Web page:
For all of the things the COVID-19 pandemic has taken away from children, summer camps are trying their best to provide them with the usual experience this summer, albeit with a few crucial changes.

Evan Daiber, president of 2 Tone Boxing in Beachwood; Mark Nestor, camp director at Hawken Sports Camp in Lyndhurst; and Jim Rosenberger, owner of the Chagrin Valley Athletic Club in Bainbridge Township, said their camps are going to be run very similarly to years past, but will also be compliant with the state of Ohio social-distancing guidelines.

“The biggest thing is going to be the size of the camp, especially with the transportation,” Nestor said. “We’re just going to have to reduce capacity and limit numbers. Before we might have 40 kids wanting to do basketball. We’re just going to have to cap, with each sport, how many kids can be involved.”

According to the state of Ohio, there can be no more than nine children in the same room. Because of this, Daiber’s camp has had to reduce capacity from about 100 kids to just 20 to 30 kids. But apart from the reduced capacity, Daiber’s large facility still allows him to run camp in a similar fashion as prior summers, just with fewer kids.

“Nothing has changed from the average day,” Daiber said. “Still wake up, have classes first thing in the morning. We still pretty much do everything exactly the same. We’re a relatively large facility. So we can space people out well. All of our members always wear masks, all the kids wear masks, and we haven’t had anybody have any problems with that. So just keeping the distance and adding masks to the equations are the biggest differences.”

Rosenberger said this summer should be easier than it was last year, when personal protective equipment supplies were still scarce at the beginning of the pandemic.

“It took three months to get thermometers,” Rosenberger said. “There were no thermometers available. Getting hand sanitizers and having it available. Buying masks for everyone. Those were the issues we were facing last year in April ... And getting the staff to buy into this new way of living. Some didn’t want to wear a mask, but we made it a requirement. Getting them to take the kids’ temperatures, making sure they paid attention to social distancing. But I’m happy to say we successfully implemented them.”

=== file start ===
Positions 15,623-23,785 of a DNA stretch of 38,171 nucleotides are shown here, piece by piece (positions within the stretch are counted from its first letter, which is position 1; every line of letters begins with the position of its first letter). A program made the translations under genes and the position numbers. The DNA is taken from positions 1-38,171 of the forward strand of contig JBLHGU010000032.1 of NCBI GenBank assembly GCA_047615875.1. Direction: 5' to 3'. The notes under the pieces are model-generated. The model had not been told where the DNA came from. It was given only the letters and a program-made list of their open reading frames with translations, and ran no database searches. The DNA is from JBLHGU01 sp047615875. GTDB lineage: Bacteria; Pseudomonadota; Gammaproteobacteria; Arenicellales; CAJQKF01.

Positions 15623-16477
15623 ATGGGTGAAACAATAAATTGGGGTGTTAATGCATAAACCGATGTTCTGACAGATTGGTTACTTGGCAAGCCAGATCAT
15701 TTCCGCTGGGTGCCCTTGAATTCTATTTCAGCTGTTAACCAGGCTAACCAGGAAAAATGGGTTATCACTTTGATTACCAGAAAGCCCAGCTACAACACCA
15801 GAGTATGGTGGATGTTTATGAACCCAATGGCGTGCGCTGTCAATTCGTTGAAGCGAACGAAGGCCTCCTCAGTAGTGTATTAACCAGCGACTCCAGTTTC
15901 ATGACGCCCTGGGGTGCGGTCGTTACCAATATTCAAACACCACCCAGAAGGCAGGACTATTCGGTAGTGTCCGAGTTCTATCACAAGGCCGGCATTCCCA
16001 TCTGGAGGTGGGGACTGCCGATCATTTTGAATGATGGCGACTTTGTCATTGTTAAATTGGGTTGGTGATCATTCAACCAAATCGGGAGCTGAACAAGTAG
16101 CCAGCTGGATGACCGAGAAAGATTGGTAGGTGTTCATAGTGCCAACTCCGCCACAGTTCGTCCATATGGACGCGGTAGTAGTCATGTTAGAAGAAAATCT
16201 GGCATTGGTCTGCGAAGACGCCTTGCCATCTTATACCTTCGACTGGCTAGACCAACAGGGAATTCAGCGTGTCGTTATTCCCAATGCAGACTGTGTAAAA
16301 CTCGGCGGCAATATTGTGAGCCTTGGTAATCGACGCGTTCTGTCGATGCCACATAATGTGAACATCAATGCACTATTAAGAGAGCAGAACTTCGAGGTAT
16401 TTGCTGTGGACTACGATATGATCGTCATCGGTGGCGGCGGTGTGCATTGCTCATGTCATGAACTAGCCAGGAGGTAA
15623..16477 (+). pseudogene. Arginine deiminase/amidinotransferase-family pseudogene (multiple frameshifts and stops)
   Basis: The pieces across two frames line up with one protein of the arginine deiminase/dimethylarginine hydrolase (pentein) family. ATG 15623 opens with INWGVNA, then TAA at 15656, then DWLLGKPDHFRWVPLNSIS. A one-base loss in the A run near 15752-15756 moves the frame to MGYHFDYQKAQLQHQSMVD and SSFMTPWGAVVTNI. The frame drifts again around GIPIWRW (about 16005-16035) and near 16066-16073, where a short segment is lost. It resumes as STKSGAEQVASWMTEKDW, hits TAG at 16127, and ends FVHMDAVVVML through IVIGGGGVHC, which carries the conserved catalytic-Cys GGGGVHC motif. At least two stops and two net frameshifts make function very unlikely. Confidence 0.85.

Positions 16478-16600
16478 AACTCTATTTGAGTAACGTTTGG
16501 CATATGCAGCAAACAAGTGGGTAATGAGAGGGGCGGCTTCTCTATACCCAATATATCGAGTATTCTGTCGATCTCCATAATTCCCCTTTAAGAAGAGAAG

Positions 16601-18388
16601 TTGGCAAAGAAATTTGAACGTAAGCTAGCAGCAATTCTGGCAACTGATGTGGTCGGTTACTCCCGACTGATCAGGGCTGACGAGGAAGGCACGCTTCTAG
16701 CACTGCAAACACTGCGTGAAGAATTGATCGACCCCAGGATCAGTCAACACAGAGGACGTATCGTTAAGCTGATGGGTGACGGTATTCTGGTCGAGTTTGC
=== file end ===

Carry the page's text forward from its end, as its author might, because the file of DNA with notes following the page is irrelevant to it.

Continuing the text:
Nestor said although the number of campers must be reduced, the campers that do go to camp will hopefully have a more personalized experience with their fellow campers, counselors, and coaches.

“Our goal is to make it as regular as possible, just with a smaller size,” Nestor said. “So kids who have done this previously would hopefully have the same experience. We might have a fewer number of teams. But we’re hoping, even with the smaller size, one of the benefits would be that kids get more individualized instruction. And for the intramurals, kids would actually have more opportunity for playing time and involvement.”

While it may be challenging to balance fun and safety, Rosenberger said that it is important to keep kids active as much as possible.

“Kids want to socialize, and socializing is a critical part of maturing and growing up,” Rosenberger said. “Kids need to be active. I think in this internet age, you see more kids playing on their device and not getting exercise. I think they could learn a new sport. We try to expose them to every sport we have here. And they might find that they have a talent for tennis, and they never knew it before. But they were able to find it out by coming to camp at Chagrin Valley Athletic Club.”

Daiber added, “To have your kids not get social interaction, not be with their friends, and to not grow in those ways, whether it’s through sports or camps – for a couple of weeks, it isn’t that big of a deal – but when you’re going on a year of it, that can really affect the kids’ maturity, growth and development.”

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